The UK government wants the Open Document Format (ODF) to be the standard for its editable electronic documents, Cabinet Office minister Francis Maude announced in a speech on Wednesday. "Technical standards for document formats may not set the pulse racing – it may not sound like the first shot in a revolution. But be in no doubt: the adoption of open standards in government threatens the power of lock-in to propriety vendors yet it will give departments the power to choose what is right for them and the citizens who use their services."
The proposal is now open for comments until 26 February. Following a final assessment and recommendations, the decision will be made by the government's Chief Technology Officer.
The ODF proposal follows a public consultation that was opened on 4 December and that ran until 15 January, on the Standards Hub, a website of the UK government. The main reason for deciding on a document standard is to allow sharing and collaborating with government documents, without imposing costs on the citizens, businesses and other public administrations.
The minister made his announcement at the 'Sprint 14' conference in London, showcasing digital government services. "Over the past few years we've moved away from a small oligopoly of IT suppliers to create a more open market. And yet the software we use in government is still supplied by just a few large companies. I want to see a greater range of software used, so people have access to the information they need and can get their work done without having to buy a particular propriety brand. In the first instance, this should help departments to do something as simple as sharing documents with each other more easily."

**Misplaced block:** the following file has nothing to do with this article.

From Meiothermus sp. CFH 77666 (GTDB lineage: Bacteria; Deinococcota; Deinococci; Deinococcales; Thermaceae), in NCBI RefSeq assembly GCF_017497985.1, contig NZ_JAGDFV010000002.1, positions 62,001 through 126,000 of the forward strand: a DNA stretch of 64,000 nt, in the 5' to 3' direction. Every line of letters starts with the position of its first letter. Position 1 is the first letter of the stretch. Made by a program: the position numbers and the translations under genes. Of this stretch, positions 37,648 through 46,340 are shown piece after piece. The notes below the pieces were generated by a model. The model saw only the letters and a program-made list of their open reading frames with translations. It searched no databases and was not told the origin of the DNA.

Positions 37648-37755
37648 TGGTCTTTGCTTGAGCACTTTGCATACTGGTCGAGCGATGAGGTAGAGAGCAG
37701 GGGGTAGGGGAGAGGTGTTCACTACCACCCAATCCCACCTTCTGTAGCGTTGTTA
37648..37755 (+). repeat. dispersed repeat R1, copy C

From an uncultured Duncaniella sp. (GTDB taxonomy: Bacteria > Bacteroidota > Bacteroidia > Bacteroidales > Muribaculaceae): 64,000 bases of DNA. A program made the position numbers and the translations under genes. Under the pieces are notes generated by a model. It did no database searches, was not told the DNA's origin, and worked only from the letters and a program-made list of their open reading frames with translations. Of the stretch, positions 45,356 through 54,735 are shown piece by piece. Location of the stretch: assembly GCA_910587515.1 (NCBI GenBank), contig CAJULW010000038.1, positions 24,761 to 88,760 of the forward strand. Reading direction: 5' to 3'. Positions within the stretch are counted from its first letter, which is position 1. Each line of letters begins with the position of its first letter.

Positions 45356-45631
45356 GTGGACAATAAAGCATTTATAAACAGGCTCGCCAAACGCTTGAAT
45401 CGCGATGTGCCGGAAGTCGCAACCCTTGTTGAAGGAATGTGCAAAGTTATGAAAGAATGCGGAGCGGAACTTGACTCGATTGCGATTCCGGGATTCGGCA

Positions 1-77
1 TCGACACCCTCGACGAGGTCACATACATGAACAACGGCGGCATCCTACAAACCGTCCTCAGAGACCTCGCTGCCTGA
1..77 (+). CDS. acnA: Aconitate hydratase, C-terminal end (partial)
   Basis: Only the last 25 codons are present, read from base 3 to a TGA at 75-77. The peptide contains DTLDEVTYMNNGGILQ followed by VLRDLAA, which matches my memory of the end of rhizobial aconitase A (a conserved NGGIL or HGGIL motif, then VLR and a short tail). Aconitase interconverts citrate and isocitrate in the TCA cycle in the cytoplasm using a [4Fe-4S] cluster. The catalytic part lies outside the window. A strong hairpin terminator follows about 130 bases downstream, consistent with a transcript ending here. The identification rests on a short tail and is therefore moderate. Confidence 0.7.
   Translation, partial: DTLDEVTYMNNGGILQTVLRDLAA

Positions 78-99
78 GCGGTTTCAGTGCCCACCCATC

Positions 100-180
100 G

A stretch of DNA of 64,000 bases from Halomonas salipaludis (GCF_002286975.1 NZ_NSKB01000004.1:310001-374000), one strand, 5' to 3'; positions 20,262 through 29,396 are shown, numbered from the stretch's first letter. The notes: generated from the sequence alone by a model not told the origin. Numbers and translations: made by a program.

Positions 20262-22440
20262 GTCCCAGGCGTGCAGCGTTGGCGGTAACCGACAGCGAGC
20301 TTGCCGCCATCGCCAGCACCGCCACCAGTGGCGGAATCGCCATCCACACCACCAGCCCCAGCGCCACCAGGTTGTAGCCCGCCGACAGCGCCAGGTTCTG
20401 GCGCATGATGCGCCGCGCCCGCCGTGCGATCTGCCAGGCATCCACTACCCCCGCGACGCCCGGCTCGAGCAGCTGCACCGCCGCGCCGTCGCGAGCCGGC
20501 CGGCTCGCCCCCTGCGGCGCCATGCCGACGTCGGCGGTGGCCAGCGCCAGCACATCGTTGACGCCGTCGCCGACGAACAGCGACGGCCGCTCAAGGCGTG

The news was picked up by IT trade publications in many EU member states, including Belgium, Denmark, Finland, Germany, Italy and Spain. IT news site Inquirer quoted a spokesperson from OASIS, the organisation maintaining the ODF standard. The organisations "applauds the use of ODF in the public sector." The spokesperson added that the number of products that support ODF continues to grow." Journalist Glyn Moody, on his blog on Computerworld UK: "If this proposal is accepted, it will have an immense impact on the uptake of ODF in this country, and, by implication on free software tools that support it."
Sprint 14: speech by Francis Maude
Government documents – understanding what users need
Sharing or collaborating with government documents
The Guardian news item
Computerworld, Glyn Moody
Standard news item
The Register news item
PC pro news item
Techweek Europe news item
Inquirer.net news item
Heise news item (in German)
Corriere Comunicazioni news item (in Italian)
ZDNet news item (in Dutch)
Dr.dk news item (in Danish)
Tietovikko news item (in Finnish)
ABC news item (in Spanish)
IDG news item (in Swedish)